Hagerty's group has winnowed administrative costs to a minimum, allowing the group to provide for a "rebuilding fund" that would be earmarked to help clinics that have had to close or limit operations a chance to reopen – an important part of building for the future. It would be hard to imagine that Hagerty's group could do any worse than the state has done, and her application promises to do much more. She's lined up 34 contractors operating 121 clinics and expects to be able to serve more than 190,000 women.
If Hagerty's application is successful, it will certainly be in part because the state has made such a mess of things. The governor insists otherwise, according to his spokesperson; Perry "understands the importance of maintaining an adequate safety net for our state's most vulnerable," Nashed wrote in an email, "and expects the Legislature to take a good look at the needs of our state and [to] prioritize as they balance the budget." Yet at least at present, it does not seem there is much political will to shift the focus from ousting Planned Parenthood to serving the real needs of low-income women who continue to go without basic and reproductive health care.
Combined, more than 167,000 women have lost services through the family planning program and the WHP. And that's only the beginning: According to a 2008 study from the Guttmacher Institute, some 1.5 million women in Texas remain in need of family planning services. Advocates say the 2013 session could be a real turning point: Will the state take seriously the need to get reproductive services to women, and thereby to improve the health of Texas families while reducing the incidence of unplanned pregnancies – and, by extension, the numbers of abortions?
Or if – as seems most likely – the Legislature and the governor only harden their positions: Will women's health advocates find ways to remove the Capitol from the equation altogether, and thereby return some minimal level of services to women whose access to health care has been sacrificed in an ideological war against Planned Parenthood?
"What was done last session was so significant, so damaging," says PP's Wheat. "Are we going to deny all the facts and continue in this direction, with an extreme agenda and blocking women from health services? It just doesn't serve anyone."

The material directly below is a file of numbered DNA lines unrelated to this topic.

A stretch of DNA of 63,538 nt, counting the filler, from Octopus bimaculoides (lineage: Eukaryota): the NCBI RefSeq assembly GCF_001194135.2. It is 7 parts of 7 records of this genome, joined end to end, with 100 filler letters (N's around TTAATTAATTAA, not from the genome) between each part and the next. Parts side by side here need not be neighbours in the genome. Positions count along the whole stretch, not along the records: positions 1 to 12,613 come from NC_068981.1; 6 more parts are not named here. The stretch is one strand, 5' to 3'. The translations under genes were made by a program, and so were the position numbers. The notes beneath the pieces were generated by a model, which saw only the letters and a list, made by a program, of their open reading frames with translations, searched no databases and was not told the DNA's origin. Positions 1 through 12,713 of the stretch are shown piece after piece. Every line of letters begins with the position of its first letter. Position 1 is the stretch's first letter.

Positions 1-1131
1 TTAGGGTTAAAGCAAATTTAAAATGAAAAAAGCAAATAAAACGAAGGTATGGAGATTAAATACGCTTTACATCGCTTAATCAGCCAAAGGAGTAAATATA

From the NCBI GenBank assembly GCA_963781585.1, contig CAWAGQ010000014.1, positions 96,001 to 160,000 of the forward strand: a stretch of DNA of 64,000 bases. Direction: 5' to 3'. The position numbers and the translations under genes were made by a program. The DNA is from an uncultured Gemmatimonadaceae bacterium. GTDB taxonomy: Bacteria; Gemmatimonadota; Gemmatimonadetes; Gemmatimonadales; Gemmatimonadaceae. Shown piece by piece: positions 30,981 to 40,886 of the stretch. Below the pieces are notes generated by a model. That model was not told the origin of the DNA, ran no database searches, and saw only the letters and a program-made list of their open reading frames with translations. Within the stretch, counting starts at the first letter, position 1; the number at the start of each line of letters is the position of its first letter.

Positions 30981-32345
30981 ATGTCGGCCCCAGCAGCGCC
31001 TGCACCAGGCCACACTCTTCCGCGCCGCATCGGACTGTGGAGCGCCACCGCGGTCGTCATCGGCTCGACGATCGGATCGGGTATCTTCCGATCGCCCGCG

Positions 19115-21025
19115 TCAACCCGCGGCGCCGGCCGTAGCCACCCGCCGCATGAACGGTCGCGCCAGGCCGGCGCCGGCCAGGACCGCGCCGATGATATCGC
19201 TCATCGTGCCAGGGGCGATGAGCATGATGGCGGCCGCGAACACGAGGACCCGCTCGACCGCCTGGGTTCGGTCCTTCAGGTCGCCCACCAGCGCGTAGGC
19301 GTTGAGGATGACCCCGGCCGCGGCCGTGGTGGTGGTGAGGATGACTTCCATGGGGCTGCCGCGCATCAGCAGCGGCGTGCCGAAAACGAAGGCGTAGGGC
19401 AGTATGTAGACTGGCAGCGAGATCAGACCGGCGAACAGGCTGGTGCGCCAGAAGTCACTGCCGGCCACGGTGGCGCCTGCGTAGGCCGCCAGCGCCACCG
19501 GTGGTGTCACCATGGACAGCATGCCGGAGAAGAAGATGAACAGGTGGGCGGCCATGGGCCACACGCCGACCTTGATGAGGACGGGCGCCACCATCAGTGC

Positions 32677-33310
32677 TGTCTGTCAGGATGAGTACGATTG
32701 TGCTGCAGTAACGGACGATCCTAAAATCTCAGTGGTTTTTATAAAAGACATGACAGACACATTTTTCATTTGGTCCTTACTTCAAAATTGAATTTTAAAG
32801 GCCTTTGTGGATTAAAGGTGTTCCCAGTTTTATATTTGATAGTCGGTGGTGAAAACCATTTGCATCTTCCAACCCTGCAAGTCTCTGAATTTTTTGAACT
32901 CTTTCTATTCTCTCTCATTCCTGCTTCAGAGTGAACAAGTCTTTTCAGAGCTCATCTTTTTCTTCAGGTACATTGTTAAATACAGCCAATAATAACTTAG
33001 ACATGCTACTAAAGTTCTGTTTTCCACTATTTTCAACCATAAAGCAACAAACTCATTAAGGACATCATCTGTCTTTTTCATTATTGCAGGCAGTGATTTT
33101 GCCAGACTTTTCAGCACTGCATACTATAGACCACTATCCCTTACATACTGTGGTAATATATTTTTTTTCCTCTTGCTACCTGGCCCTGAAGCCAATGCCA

By the Numbers*: Texas Women's Health Care
• Texas women in need of family planning services (est.): 1.5 million
• State family planning funding, 2009-2011: $100 million
• State family planning funding, 2011-2013: $38 million
• Annual clients served by family planning, prior to funding cuts (avg.): 244,000
• Number of Texas family planning clients served, 2011: 203,000
• Number of Texas family planning clients served, 2012: 75,160
• Number of family planning clients losing service, 2011 to 2012: 128,000
• Number of clients losing service, WHP and family planning (combined est.): >167,000
• Number of Planned Parenthood clinics closed by funding cuts: 13
• Total number of clinics closed by funding cuts: 60
• Women's Health Program clients served by Planned Parenthood, 2012: >40,000
• Women's Health Program clients served by Planned Parenthood, 2013: 0
• Number of Texas births funded by Medicaid, 2010: >220,000
• Percentage of Texas births paid for by Medicaid: 56%
• Est. additional Medicaid births due to no access to birth control, 2013: 23,000
* chart numbers rounded
women's health, Source for Women, Rick Perry, abortion, health care, fetal pain, Legislature, Lege, 83rd legislative session, Medicaid, Women's Health Program, Texas Women's Health Program, Department of State Health Services, Planned Parenthood, Dawnna Dukes, family planning, budget, Marcela Balquinta, Stacey Pogue, Center for Public Policy Priorities